No one would mistake this Italian-American lawyer with the famous Seneca, Red Jacket.
I can’t speak of ancestors whose knowledge and respect for this land extend back millennia.
I’m no orator. A judge once exclaimed that I wasn’t eloquent enough to change his mind.
A U.S. president has never bestowed a medal on me, although a local publication named me Western New York’s “Best Gadfly.”
Red Jacket and I were, nonetheless, both born along the Genesee River (although two centuries apart). And, we both chose to spend our later years near what the City of Buffalo now calls the Seneca Indian Park on Buffum Street in South Buffalo. It is the latter coincidence that creates a connection between me and the Seneca spokesman.
The “Seneca Indian Park” – 1.6 acres of serenity, mature trees and gently sloping lawn – is an ancient burial ground, and part of a Seneca village that served as the heart of the Buffalo Creek reservation. Red Jacket adamantly proclaimed that he never wanted to leave the village – not even upon his death. Keeping with his final wishes, he was buried in 1830 beneath a large walnut tree at the west end of the current park.
Red Jacket was an ardent traditionalist and protector of Seneca culture, skeptical of both Christian missionaries and land speculators. I share his views. When I discovered in 2018 that a Buffalo developer and local charter school wanted to build a high school and gymnasium on Buffum Street, 100 yards from the park, I investigated the project. The state’s historic preservation office had classified the land “archeologically sensitive” due to its proximity to the old burial grounds and Seneca village. The city officials and developer didn’t care, and approved the project without investigating the adverse impacts on cultural and archeological resources.
Two neighbors and I challenged the expansion in court. The media vilified us, showing little regard for the protection of cultural artifacts and Native American beliefs. Fortunately, the charter school’s administration decided to hire an archeological firm to study the issues we had raised. The consultants agreed that the project area is “very sensitive for archeological resources,” and the charter school built its high school elsewhere.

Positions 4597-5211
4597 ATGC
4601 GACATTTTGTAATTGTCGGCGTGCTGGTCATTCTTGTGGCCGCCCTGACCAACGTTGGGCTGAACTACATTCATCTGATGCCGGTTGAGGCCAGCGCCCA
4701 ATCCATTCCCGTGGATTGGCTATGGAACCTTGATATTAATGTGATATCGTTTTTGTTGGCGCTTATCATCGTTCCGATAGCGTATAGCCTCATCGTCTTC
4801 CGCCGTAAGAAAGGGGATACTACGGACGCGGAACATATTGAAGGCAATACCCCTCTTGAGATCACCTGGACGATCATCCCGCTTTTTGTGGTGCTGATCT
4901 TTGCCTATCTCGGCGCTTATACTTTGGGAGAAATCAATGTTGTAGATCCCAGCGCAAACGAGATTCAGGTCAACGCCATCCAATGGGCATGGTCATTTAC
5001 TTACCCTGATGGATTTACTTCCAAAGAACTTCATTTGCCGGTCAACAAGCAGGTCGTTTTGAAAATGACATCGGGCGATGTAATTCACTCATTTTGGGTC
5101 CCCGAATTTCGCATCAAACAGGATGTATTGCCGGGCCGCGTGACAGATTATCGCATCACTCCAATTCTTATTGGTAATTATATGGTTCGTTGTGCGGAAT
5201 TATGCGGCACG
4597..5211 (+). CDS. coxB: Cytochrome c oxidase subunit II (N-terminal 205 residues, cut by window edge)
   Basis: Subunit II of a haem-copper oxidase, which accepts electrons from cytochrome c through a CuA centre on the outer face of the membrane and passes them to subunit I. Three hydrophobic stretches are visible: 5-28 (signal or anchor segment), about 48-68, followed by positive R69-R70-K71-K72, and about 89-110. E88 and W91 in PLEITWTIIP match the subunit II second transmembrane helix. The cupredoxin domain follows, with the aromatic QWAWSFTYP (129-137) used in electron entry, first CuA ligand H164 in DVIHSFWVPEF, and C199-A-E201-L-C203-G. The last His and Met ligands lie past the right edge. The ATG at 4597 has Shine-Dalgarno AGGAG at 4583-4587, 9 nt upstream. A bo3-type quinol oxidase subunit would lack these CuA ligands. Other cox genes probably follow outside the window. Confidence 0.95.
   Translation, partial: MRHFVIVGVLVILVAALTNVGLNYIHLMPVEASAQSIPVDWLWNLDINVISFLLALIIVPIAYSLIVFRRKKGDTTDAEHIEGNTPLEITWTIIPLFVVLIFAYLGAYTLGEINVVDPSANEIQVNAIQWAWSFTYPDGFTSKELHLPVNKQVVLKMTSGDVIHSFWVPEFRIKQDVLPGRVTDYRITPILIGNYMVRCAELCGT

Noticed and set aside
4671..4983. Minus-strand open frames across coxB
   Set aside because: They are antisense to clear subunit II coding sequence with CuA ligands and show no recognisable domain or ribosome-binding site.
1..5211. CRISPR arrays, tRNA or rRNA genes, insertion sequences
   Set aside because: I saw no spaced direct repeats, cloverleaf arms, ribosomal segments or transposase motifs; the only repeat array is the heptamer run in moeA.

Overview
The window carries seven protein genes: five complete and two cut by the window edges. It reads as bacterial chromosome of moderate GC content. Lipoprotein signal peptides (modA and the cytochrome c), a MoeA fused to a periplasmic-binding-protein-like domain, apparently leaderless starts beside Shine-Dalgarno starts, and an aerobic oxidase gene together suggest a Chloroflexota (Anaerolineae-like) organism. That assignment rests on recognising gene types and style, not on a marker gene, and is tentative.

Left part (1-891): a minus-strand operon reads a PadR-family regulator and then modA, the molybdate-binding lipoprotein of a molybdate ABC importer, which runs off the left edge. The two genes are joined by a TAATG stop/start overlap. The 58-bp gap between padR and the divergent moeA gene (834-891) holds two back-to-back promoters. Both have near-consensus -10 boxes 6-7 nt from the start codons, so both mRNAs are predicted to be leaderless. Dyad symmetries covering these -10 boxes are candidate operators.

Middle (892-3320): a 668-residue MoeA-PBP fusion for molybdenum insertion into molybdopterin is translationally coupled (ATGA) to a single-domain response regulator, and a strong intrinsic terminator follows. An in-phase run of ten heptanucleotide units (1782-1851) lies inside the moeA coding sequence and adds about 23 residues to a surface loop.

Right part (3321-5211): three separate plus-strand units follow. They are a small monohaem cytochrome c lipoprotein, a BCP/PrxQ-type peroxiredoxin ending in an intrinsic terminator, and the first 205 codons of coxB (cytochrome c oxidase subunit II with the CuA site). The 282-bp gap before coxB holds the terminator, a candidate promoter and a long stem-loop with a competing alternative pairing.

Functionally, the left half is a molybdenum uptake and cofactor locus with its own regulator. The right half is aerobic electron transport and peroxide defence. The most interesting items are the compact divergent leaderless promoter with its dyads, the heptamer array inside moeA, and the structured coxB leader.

Red Jacket would not be surprised that this positive result required a fight. His skepticism was justified and prophetic. Despite his final wishes, his remains were removed from the Buffum Street site and reinterred near a monument at Forest Lawn. Ironically, the following words of the great orator are memorialized there:
“I am about to leave you, and after I am gone and my warnings are no longer heeded, the craft and avarice of the white man shall prevail. My heart fails me when I think of my people, who are soon to be scattered and forgotten.”
His people were scattered 12 years after his death by the “Treaty of 1842.” But, as highlighted by the May 17 ceremony in Salamanca honoring the return of Red Jacket’s Peace Medal to the Seneca Nation, his people have not been forgotten. They continue their fight for the sovereignty reflected in the 1792 symbol of peace.
A hopeful note. On the day after the repatriation celebration, a group of the charter school’s students were visiting the Seneca Indian Park. Their teacher assured me that this multiracial group had been taught the history of the site, and the importance of respecting the culture and beliefs of all peoples.